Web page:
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Wuffing Education

History, Legend and Archaeology in Beowulf

Sutton Hoo, January 2009 (Sam Newton)

with Professor Tom Shippey

at Tranmer House, Sutton Hoo (map)
on Saturday 28th March 2009

The Danish equivalent to the site at Sutton Hoo is the little village of Gamle Lejre. In legend, this was the home of the Skjoldung or Scylding kings, whom Beowulf rescued from Grendel, but for many years historians have discounted the legends as baseless. They were wrong. Archaeologists have recently excavated three massive halls on the site, showing continuous inhabitation for centuries before and into the Viking Age.

What else in the legends is historical, and is there a geopolitical context for Beowulf - perhaps explaining why an English epic is so fascinated by pre-Viking Denmark?

Provisional Programme
  10.00 Coffee on arrival  
  10.15 Beowulf and the Origins of England - the much-denied historicity of the poem, with particular interest in the evidence of names, such as the folk-names Wendl(e) and Eorl(e).  
  11.15 Coffee  
  11.45 The Legend of Lejre - the surprising new archaeological evidence from Denmark and an overview of the surprisingly copious literary evidence about Gammel Lejre.  
  12.45 Lunch break  
  14:00 The Origin, Preservation and Reception of the Poem
- why has the poem been such a “contested site”? The consensus opinion, the challenges to it, the often bad-tempered responses to the challenges (why?), and two alternative hypotheses of origin of Beowulf.
  15:00 Tea break  
  15:15 Text and Turf: Beowulf and Sutton Hoo - a Beowulf-guided walk over the barrows of Sutton Hoo (weather permitting – if not, we’ll have a virtual tour).  
  16:15 Close  

About Professor Tom Shippey

Tom Shippey has just retired from the Walter J. Ong Chair in Saint Louis University, Missouri, USA, after holding several posts in the UK. He is well-known for his three books on Tolkien, and his career has tracked Tolkien's in several respects: both attended King Edward's, Birmingham; both taught Old and Middle English at Oxford; and both held the same Chair of English Language at Leeds - Tolkien in the 1920s, Shippey in the 1980s. They share a deep antipathy to literary critics and university administrations, and a keen interest in fantasy, science fiction, and other non-canonical forms of writing. Besides the books on Tolkien, he has published several on Old English, three "alternate history" novels set in Anglo-Saxon East Anglia, and several anthologies, including The Oxford Book of Fantasy Stories (Oxford 1994).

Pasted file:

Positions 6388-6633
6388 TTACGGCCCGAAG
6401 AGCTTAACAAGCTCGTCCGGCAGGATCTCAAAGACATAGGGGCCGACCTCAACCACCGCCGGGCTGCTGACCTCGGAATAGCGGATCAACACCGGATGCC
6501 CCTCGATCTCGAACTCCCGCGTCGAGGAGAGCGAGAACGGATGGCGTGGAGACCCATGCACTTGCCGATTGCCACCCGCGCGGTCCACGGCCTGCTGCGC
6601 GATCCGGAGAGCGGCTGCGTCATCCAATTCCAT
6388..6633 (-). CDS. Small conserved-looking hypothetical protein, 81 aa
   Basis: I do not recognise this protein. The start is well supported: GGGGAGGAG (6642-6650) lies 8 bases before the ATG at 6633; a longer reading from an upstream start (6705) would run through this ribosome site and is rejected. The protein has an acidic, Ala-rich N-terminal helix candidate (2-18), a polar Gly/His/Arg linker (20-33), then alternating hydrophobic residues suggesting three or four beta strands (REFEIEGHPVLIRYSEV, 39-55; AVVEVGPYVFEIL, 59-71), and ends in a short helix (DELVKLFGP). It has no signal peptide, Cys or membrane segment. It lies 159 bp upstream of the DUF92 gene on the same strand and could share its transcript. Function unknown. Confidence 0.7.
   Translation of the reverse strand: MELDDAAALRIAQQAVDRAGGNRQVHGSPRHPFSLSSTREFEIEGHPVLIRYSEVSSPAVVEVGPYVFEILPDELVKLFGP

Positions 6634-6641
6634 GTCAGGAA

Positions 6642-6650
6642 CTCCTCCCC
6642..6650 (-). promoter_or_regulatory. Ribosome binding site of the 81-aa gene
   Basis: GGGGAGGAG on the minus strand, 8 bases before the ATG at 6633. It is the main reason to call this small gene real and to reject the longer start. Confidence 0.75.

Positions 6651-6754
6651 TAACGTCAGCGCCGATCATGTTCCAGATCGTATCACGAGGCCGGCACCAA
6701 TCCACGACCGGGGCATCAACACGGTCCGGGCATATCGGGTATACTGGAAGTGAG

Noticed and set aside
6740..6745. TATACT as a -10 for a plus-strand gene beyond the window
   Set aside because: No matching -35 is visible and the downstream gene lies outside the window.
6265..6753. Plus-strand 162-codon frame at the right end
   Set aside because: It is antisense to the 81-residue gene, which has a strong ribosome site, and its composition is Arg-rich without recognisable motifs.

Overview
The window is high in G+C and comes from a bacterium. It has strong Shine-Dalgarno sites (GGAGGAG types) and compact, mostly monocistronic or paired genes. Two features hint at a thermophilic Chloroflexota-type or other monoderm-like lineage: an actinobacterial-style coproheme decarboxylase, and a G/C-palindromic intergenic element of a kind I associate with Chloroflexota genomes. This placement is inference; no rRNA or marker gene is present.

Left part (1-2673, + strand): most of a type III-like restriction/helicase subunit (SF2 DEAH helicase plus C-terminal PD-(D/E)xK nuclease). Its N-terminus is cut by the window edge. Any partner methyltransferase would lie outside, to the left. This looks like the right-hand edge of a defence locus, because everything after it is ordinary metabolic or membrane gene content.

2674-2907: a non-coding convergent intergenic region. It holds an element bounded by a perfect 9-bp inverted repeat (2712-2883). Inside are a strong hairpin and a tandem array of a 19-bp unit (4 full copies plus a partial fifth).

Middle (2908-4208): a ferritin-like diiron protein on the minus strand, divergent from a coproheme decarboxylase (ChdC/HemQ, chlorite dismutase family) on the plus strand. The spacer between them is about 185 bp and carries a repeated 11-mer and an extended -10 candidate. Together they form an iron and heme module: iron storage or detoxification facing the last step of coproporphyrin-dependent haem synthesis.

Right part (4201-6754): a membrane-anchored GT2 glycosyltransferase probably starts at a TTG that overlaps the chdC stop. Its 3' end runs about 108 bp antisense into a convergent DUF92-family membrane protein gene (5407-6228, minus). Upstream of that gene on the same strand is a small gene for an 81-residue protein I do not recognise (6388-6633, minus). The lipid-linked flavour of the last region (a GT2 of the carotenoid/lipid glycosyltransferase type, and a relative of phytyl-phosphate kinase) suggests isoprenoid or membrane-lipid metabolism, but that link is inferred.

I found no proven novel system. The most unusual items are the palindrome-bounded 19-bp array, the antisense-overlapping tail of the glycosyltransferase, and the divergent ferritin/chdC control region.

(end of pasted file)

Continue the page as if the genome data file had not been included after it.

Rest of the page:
Some suggestions for further reading
(useful but not essential)

Alexander, M., The First Poems in English (Penguin Classics 2008)
Alexander, M., Beowulf: A Glossed Text (Penguin Classics 1995, 2000)
Bjork, R.E., & J.D.Niles (eds), A Beowulf Handbook (Nebraska University 1997)
Bruce-Mitford, R., Aspects of Anglo-Saxon Archaeology (Gollancz 1974)
Fulk, R. (ed.), Interpretations of Beowulf: A Critical Anthology (Indiana University 1991)
Garmonsway, G., and J.Simpson, Beowulf and Its Analogues (Dent 1968, 1980)
Jones, G. (tr.), Eirik the Red and other Icelandic Sagas (Oxford 1961) – especially the last one in this edition, “The Saga of King Hrolf and his Champions”.
Jones, G., A History of the Vikings, (Oxford 1968) – especially chapter 1
Mitchell, B., & F.Robinson, A Guide to Old English (Blackwell 1986-2001)
Newton, S., The Origins of Beowulf and the pre-Viking Kingdom of East Anglia (Brewer 1993)
Niles, John D. (ed.), Beowulf and Lejre, Arizona Centre for Medieval & Renaissance Studies (Tempe, Arizona 2007)
Shippey, T. A., J. R. R. Tolkien: Author of the Century (Harper Collins, 2000)
Shippey, T. A., The Road to Middle-earth (Allen & Unwin 1982; rev. ed. Harper Collins 2003)
Tolkien, J.R.R., Finn and Hengest: the Fragment and the Episode, ed. Alan Bliss (Allen & Unwin 1982)
Wilson, R., The Lost Literature of Medieval England (Methuen 1952, 1970)


Please phone or email to check the availability of places and then send the application form and a cheque for £38, payable to Wuffing Education to:

Wuffing Education,
4 Hilly Fields,
Woodbridge, Suffolk IP12 4DX
(tel : 01394 386498)

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